As the coronavirus spreads through communities, hate continues to be a troubling trend—and the results of a poll in partnership with Fishbowl reveal disheartening data. Over 70% of Asian Americans working in advertising and marketing say they have encountered anti-Asian bias since the pandemic began.
The survey included verified members of two of the workplace water cooler chat app’s “bowls”: the Asians in Advertising bowl and the Minorities in Marketing bowl. Members of each group were asked the question, “Have you or someone you know experienced bias due to being Asian American during the coronavirus pandemic?” A community chat in the Asians in Advertising bowl resulted in users sharing more detailed anecdotes, and similar discussions were monitored in other groups on the app.
The survey took place for about a week, with over 250 industry professionals responding. In the Asians in Advertising bowl, 77.8% said they or someone they know have experienced bias during the coronavirus pandemic due to being Asian American. In the Minorities in Marketing bowl, 73% said the same.
Across the board, the results show a disturbing pattern: Asian American ad pros are experiencing a sudden wave of racism related to the virus, and many are living with the fear of being harassed or attacked.
How Asian American creatives are responding to a wave of hate
Attacks on Asian Americans spiked after the coronavirus arrived on U.S. shores. The first cases of the COVID-19 disease were discovered in Wuhan, China—leading President Trump to insistently refer to the pandemic as the “Chinese virus.” Many of the hate incidents involved some reference to the coronavirus. In other cases, such as when the Asian American head of a New York hospital emergency department told The New York Times he was harassed in the parking lot of a Home Depot while buying supplies for his staff, the underlying motive is crystal clear.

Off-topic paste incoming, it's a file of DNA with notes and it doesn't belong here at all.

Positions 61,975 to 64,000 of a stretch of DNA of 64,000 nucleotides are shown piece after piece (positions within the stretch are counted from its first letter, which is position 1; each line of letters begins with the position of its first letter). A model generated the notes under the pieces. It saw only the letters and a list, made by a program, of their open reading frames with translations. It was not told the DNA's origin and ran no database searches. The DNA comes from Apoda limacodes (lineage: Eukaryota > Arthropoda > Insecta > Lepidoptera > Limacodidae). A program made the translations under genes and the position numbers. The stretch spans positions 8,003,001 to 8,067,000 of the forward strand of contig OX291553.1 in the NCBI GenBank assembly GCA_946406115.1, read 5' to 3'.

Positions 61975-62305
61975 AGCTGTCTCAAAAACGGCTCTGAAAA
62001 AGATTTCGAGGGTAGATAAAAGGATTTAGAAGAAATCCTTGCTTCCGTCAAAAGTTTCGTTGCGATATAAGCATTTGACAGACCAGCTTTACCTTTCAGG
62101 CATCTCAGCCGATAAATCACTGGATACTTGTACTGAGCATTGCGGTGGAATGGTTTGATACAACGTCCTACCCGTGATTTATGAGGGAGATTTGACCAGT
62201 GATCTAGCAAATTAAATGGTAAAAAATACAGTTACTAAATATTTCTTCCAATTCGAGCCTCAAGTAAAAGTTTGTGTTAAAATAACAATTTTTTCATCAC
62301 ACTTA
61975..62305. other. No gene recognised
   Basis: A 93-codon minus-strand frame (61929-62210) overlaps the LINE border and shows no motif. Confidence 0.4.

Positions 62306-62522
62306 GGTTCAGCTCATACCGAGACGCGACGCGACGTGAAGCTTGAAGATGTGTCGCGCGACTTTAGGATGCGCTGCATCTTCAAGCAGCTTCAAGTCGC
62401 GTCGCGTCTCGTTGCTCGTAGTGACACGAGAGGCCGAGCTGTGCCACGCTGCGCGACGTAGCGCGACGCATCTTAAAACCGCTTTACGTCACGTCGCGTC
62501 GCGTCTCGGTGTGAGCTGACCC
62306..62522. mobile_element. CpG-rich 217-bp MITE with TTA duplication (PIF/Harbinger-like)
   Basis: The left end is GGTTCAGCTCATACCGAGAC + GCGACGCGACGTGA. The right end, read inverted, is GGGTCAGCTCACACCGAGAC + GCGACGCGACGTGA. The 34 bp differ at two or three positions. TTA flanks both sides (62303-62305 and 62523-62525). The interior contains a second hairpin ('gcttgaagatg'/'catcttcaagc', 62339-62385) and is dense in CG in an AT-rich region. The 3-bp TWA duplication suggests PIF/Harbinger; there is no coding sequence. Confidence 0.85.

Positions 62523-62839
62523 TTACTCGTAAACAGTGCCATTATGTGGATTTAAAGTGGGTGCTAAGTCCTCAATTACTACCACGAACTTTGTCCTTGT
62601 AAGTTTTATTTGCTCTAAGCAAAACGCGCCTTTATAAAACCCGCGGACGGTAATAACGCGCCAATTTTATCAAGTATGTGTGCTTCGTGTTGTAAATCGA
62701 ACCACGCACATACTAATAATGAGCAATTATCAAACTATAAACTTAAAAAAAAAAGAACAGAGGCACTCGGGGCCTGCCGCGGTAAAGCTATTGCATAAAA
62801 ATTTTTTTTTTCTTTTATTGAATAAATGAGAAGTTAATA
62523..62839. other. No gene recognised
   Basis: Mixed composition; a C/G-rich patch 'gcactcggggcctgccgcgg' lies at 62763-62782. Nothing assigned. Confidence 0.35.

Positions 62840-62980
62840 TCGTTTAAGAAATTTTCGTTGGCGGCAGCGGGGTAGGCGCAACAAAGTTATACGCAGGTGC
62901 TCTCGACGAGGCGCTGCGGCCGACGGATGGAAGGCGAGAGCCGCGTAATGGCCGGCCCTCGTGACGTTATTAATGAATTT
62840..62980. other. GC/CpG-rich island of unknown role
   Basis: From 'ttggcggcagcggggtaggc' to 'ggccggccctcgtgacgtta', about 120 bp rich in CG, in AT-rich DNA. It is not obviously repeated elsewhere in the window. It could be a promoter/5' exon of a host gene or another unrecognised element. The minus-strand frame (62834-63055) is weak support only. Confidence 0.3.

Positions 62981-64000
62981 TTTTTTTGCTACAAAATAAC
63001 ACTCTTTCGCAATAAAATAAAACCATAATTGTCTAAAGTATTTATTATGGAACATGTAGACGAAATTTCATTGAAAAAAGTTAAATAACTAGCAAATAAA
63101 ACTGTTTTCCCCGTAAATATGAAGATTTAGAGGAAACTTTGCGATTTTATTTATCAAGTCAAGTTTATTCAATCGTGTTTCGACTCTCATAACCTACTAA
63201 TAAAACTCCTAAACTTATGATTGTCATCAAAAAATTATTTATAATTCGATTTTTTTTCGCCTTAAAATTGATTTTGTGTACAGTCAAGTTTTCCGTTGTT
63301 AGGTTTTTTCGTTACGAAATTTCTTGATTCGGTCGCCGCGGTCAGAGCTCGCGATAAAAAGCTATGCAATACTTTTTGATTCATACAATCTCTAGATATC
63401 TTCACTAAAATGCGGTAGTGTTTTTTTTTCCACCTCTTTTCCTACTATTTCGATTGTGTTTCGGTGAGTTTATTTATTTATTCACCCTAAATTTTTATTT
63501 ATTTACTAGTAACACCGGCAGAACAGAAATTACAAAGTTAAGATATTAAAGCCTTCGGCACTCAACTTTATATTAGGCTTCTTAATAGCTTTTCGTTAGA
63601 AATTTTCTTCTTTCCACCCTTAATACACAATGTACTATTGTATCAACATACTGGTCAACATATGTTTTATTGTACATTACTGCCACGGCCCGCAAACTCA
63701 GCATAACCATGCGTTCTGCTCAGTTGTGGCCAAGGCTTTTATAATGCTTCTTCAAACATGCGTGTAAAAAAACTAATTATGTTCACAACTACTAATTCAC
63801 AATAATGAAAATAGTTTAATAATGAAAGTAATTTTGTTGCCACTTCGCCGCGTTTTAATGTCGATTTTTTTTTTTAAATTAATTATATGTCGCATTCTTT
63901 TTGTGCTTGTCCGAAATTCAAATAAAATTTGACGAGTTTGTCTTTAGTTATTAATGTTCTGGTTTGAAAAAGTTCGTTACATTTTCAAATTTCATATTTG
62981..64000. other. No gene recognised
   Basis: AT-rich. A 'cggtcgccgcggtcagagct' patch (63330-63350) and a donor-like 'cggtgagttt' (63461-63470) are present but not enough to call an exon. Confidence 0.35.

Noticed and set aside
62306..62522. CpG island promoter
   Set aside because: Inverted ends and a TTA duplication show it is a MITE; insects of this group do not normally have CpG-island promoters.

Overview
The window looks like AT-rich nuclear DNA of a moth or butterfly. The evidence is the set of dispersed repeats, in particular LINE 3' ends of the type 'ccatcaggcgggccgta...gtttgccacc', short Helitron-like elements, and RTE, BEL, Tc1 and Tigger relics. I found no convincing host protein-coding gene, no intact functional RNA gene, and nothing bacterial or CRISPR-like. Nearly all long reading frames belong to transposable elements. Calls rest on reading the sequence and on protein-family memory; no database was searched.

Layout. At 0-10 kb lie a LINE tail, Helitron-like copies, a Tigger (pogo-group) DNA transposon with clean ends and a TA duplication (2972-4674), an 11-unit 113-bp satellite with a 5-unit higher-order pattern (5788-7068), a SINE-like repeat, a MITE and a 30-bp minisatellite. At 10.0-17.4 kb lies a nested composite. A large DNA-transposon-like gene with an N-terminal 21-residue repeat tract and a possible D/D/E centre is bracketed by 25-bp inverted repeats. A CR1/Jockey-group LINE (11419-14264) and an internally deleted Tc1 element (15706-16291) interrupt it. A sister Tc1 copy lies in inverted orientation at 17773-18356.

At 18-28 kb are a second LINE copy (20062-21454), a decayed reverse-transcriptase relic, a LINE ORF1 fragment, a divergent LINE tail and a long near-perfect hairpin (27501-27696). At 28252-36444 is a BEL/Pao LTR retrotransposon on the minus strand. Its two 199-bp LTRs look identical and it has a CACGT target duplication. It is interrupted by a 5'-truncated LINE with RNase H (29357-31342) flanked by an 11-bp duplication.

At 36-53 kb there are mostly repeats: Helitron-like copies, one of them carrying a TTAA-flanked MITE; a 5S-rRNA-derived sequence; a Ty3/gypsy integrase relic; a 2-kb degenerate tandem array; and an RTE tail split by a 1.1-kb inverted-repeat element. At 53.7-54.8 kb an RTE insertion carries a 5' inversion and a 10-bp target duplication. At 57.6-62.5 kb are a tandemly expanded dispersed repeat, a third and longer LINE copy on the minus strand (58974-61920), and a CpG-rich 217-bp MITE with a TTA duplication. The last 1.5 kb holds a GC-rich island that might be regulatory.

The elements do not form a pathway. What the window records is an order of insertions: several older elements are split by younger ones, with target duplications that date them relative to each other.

Multicultural marketing firms and Asian American creatives have responded to the racism crisis just as quickly with campaigns like #WashTheHate and Racism Is Contagious, while brands and major ad agencies have remained relatively silent.
“These hate crimes are why Asian American advertising agencies have taken this matter into our own hands as it impacts our community’s safety and lives,” said Jay Kim, president of the Asian American Advertising Federation (3AF). “We hope other advertising associations and multicultural advertising [and] marketing groups join us in taking action. In this crucial time, ad industry leaders can prove that they really are inclusive and practice diversity inclusion by supporting Asian American anti-discrimination efforts.”
The Fishbowl app allows users to speak frankly under relative anonymity. Fishbowl CEO Matt Sunbulli said the issues raised in the app’s bowls allow for more transparency and accountability across the industries users work in.
“The D&I communities on Fishbowl are extremely active, offering a safe space for all professionals from different genders, ages, races, sexual orientations and levels of economic privilege to share their thoughts and experiences with an audience that empathizes and cares,” Sunbulli said.
Advertising professionals living—and working—in fear
Random, organic conversations frequently sprout up in unexpected places on the app. At the same time that Adweek’s poll was live for members of the Asians in Advertising and Minorities in Marketing bowls, a separate conversation in a consulting bowl revealed rising anxieties about potentially becoming the victim of an anti-Asian attack.
Even among ad pros who haven’t directly experienced harassment related to the pandemic, there is a growing sense of fear that they could become targets. Bonnie Wan, head of brand strategy at GS&P, told Adweek she’s taken the safety step of preparing her children.
“Though I have not personally experienced any direct anti-Asian racism, I have sat down and talked to my four kids about its rise,” Wan said. “This isn’t a conversation any parent wants to have with their kids. Sadly, it’s one that all parents of color are still forced to have.”